Bill Clinton’s return to the spotlight was supposed to help make his new novel a best seller, but the ex-president has found interviewers in the #MeToo era unwilling to turn the page on his checkered past with women.
The former president is on the interview circuit in promotion of his new political thriller co-authored with James Patterson, “The President is Missing.” But in an environment where powerful figures are being held to account for their past mistreatment of women, Clinton is facing inevitable questions about the controversies that have engulfed him since the '90s -- and before.
Clinton had a heated interview on Monday with NBC’s Craig Melvin, accusing the reporter of ignoring "gaping facts" when he brought up Monica Lewinsky. Clinton went on to downplay his own conduct, identify with the #MeToo movement and liken himself to John F. Kennedy while pushing back on the notion he should have resigned.
“I like the #MeToo movement; it's way overdue,” Clinton said on NBC Monday. “It doesn’t mean I agree with everything. I still have some questions about some of the decisions that have been made.”
The #MeToo movement was kicked into high gear last year when Hollywood mogul Harvey Weinstein was outed as a sexual predator. The scrutiny has since ensnared a host of political and entertainment figures -- Democrats and Republicans alike -- but Clinton has faced a reckoning from some in his own party. Sen. Kirsten Gillibrand, D-N.Y., said last year he should have resigned.
Clinton was asked directly about Gillibrand's resignation comment in a separate interview with "CBS Sunday Morning."
“I just disagree with her,” Clinton said, claiming she’s living in a “different context.”
In the NBC interview, Clinton bristled when asked if he would have resigned over his affair with then-22-year-old intern Monica Lewinsky should it have taken place during the height of #MeToo.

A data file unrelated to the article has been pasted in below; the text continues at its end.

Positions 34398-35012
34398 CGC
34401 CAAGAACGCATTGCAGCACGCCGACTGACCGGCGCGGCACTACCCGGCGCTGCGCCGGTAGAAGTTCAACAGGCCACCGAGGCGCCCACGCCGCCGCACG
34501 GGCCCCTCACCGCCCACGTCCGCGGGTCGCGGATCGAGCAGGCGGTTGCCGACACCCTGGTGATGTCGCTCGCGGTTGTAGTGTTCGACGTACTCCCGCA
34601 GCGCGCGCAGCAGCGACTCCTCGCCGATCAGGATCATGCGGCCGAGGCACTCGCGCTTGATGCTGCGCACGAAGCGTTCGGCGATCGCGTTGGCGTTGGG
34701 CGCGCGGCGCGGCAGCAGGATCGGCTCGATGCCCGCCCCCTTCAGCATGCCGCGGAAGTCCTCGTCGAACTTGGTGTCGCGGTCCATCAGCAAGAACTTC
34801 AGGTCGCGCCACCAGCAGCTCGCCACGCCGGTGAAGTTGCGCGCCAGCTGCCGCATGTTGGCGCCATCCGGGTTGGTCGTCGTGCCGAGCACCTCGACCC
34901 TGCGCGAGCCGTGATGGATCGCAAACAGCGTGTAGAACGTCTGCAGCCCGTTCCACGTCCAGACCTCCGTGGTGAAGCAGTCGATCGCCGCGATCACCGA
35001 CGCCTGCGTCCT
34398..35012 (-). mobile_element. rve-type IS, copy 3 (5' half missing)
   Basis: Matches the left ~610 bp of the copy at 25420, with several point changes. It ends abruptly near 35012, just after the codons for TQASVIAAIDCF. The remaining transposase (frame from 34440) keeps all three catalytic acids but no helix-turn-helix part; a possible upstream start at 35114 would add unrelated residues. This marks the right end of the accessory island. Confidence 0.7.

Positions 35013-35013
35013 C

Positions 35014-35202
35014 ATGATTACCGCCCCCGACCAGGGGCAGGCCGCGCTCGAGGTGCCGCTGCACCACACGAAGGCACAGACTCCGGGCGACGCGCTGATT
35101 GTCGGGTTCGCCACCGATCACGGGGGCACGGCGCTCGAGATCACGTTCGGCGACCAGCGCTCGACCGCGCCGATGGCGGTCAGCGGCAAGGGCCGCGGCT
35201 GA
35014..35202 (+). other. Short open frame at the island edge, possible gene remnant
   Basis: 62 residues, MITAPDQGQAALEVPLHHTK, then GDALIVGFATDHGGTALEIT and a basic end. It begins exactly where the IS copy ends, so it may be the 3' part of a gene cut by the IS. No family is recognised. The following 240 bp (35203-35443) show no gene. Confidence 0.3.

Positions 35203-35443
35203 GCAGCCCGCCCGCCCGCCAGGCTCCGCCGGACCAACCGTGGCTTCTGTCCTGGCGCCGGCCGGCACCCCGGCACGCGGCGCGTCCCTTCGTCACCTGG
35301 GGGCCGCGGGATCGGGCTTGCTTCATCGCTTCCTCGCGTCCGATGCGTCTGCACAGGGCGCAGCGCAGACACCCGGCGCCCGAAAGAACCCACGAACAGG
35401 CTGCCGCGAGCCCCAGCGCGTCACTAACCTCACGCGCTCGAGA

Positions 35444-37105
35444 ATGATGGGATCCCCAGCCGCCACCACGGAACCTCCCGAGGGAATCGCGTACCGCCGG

“I don’t think it would be an issue because people would be using the facts instead of the imagined facts. If the facts were the same today, I wouldn’t [step down,]” Clinton said. “A lot of the facts have been conveniently omitted to make the story work, I think partly ‘cause they are frustrated that they got all these serious allegations against the current occupant of the Oval Office and his voters don’t seem to care.”
Clinton attempted to pivot to President Trump’s alleged sexual encounter with adult film star Stormy Daniels in 2006, which he said “hasn’t gotten anything like the coverage you would expect.”
Daniels was paid $130,000 in exchange for her silence about the alleged sexual affair by Trump attorney Michael Cohen in the days leading up to the 2016 presidential election. Trump has also been criticized for using vulgar language to describe women, as revealed in the infamous “Access Hollywood” tape released in October 2016.
Both issues have been widely covered.
Clinton, meanwhile, also suggested in the NBC interview that he didn't owe Lewinsky an apology as he's already apologized to the world.
At a separate appearance in Harlem on Monday evening, though, Clinton acknowledged he got “hot under the collar” during the NBC interview.
“The truth is, the hubbub was I got hot under the collar because of the way the questions were asked,” Clinton said.
Clinton added, again, that he supports the #MeToo movement, saying that it was “long overdue.”
The book tour, meanwhile, has opened Clinton up to renewed scrutiny over other long-simmering sexual assault and harassment allegations -- which he has denied through a lawyer.
During the 1990s, Clinton faced allegations of sexual misconduct by women like Juanita Broaddrick and Paula Jones—Hillary Clinton famously called it a “vast right-wing conspiracy.”
Broaddrick has alleged that Bill Clinton raped her in April 1977 and that Hillary Clinton intimidated her in an effort to keep her silent. Broaddrick gave an interview to NBC in 1999 but the network did not air her account until Clinton’s impeachment process concluded with an acquittal.
Broaddrick tweeted following Clinton’s NBC interview, slamming both the former president and the network for ignoring her claims.
“This is so disgusting,” Broaddrick tweeted. “Is there ANY reporter willing to ask Bill Clinton about RAPING me?”
She added: “Would the NBC TODAY show like for me to come on and talk about my RAPE by Bill Clinton since they don’t have the ‘balls’ to ask him?”
“Oh..Wait…..you are the same Network that delayed my interview until after the scumbag’s impeachment hearing was over,” she said.
Fox News’ Brian Flood contributed to this report.